Ribbon embroidery for beginners

Ribbon embroidery for beginners

Ribbon embroidery festival, anyone?

For the next two weeks, we will have a ribbon embroidery festival here on StitchFloral! We will go through some basics, learn enough stitches for you to get used to this craft and create something beautiful yourself and will finish our festival with a tutorial for some serious piece.

How does that sound?

Don't know about you, I'm quite excited!

I already mentioned that ribbon embroidery was, in fact, the first thing I learned before I switched to hand embroidery. I haven't done it in a while. The last would be the Marigold botanical embroidery.

Now my hands were itching to play with ribbons again, and my family started missing my ribbon embroidery works, and lastly, I wanted to do something with my old silk scarf that I'm not going to wear anymore and ripping it in ribbons seemed a nice idea. Actually, I already tested the waters – you can see a small flower in my last Instagram post, it was done with a ribbon from my old scarf. I also was happy to know that some of you were interested in tutorials! So it added up and now we're having a festival!

We will not start with the stitches right away, though. Today we will talk about materials and tools and how to start and finish your ribbon when you embroider.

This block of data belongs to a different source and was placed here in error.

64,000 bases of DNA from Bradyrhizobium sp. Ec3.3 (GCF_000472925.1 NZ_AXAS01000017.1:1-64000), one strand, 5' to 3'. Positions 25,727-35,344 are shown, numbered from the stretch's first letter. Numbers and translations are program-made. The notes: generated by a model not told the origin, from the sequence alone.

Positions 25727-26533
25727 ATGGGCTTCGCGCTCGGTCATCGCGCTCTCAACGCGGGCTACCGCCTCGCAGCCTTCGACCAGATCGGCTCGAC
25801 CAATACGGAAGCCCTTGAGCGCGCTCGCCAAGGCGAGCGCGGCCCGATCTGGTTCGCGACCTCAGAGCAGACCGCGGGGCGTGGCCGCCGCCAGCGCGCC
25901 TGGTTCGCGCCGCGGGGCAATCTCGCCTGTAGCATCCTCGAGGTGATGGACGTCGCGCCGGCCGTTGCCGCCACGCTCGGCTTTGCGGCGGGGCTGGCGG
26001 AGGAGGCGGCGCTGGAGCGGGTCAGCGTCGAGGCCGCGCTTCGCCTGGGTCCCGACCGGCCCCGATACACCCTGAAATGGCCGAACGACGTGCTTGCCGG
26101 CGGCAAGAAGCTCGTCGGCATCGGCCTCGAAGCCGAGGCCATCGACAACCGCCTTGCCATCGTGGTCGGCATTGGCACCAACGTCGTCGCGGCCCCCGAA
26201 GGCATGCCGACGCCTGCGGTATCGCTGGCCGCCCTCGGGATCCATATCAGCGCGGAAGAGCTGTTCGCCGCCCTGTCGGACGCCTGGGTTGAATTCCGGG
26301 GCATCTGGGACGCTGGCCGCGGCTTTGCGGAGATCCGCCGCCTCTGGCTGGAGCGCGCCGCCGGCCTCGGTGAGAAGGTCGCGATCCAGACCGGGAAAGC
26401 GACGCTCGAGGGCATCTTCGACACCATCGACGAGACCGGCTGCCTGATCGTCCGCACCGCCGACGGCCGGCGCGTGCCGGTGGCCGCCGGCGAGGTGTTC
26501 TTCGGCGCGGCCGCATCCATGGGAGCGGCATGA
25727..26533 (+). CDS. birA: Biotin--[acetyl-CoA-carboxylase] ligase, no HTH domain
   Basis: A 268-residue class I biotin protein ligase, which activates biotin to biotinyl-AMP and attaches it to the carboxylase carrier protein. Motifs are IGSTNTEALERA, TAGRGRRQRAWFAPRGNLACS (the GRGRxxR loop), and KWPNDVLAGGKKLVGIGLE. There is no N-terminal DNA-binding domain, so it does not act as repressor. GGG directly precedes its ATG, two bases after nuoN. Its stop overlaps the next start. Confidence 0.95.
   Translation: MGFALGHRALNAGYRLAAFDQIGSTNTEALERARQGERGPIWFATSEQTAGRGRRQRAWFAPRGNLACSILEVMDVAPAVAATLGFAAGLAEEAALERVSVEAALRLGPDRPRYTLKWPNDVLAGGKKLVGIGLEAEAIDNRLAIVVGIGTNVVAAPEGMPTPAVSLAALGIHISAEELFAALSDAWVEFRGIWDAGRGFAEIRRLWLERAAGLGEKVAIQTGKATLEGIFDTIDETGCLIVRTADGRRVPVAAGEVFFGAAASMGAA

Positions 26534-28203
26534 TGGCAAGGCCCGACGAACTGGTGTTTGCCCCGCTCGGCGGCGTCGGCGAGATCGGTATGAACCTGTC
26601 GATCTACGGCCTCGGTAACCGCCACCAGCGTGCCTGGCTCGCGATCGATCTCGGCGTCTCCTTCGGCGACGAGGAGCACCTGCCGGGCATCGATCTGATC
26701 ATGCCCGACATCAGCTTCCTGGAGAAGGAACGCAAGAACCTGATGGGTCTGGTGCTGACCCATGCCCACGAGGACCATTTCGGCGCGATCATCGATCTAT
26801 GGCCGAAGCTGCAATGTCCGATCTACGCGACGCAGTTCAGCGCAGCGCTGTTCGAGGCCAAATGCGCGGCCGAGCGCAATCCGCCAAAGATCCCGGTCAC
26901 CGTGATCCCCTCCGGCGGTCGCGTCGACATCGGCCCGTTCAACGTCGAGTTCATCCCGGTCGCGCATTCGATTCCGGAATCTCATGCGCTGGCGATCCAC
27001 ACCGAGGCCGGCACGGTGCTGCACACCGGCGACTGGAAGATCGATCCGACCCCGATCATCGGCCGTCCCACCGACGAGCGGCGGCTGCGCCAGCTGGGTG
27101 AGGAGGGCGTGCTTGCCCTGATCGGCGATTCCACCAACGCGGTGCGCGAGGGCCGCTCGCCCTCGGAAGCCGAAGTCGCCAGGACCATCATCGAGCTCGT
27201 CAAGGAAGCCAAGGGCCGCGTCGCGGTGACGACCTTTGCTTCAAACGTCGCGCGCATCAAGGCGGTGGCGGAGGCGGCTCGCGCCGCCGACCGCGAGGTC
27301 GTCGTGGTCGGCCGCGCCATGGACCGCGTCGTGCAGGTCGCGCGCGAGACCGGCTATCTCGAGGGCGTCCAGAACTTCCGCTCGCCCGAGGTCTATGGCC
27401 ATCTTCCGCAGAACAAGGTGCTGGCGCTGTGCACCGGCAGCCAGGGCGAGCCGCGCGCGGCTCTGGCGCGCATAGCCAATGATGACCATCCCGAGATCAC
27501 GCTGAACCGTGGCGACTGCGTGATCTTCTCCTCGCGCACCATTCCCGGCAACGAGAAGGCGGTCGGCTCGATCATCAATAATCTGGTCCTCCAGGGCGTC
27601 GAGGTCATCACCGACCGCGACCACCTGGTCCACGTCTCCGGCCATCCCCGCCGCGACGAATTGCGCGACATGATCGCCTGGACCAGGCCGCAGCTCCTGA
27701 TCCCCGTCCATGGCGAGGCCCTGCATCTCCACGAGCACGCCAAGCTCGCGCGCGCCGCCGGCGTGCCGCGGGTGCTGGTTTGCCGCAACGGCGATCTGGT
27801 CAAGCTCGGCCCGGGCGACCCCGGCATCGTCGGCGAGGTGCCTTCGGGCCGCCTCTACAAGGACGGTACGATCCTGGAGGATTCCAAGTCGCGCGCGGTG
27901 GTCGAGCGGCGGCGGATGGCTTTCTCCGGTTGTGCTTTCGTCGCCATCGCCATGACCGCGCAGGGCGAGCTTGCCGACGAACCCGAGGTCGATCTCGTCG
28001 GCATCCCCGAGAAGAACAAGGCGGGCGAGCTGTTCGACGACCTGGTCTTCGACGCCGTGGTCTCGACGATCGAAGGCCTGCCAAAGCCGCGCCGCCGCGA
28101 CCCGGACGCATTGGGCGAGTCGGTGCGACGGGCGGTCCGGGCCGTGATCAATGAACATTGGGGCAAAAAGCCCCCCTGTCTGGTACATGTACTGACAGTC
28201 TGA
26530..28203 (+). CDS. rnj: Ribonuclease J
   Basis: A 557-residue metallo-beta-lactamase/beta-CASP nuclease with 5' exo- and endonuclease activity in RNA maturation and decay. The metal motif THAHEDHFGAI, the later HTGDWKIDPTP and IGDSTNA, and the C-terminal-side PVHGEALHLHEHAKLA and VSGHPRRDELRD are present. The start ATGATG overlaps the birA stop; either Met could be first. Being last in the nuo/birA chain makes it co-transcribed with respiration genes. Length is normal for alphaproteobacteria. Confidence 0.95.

Specialty needles for ribbon embroidery do exist, but they are present mostly in online stores. If you decide to pursue ribbon embroidery more seriously, then maybe looking for these needles would be the best option. For me, ribbon embroidery was just a hobby and pastime, so I didn't really bother, to be honest.

There are needles for hand embroidery out there that are well fitted for using with ribbons.

Ribbon embroidery for beginners

As you see, the three main characteristics a needle should have to suit ribbon embroidery are: a large eye, a thick shaft, and a sharp point. All of that you can find in Chenille needles. They come in various sizes, suitable for smaller and bigger ribbons.

Tapestry and crewel needles also may come in handy for softer and smaller ribbons.


Today there's plenty of ribbons to choose from that would suit your project. Their width normally varies from 2mm to 50 mm which gives you the opportunity to create plenty of variety in your projects.

Ribbon embroidery for beginners

Ribbons also come in various textures. The most “desired” ribbon is probably a silk one. I haven't had the joy of working one, only a faux silk. But silk ribbons are delicate, soft to touch and pliable, they offer an elegant look to your work. If you have an opportunity, I would suggest using silk ribbons.

For me, it was pretty hard to find silk ribbons, so I usually used what I had an easy access to – satin ribbons. If you come to a sewing store here, there is a whole display of satin ribbons of all colors and widths, so it was easy to find something nice. They often have silk fibers in them, which makes them softer and more pliable too, however, the characteristic sheen still stays.

I personally don't mind satin ribbons at all, but because their colors are often too vibrant for my liking I opt to buy some neutrally toned ribbons and then color them to get achieve the effect I want.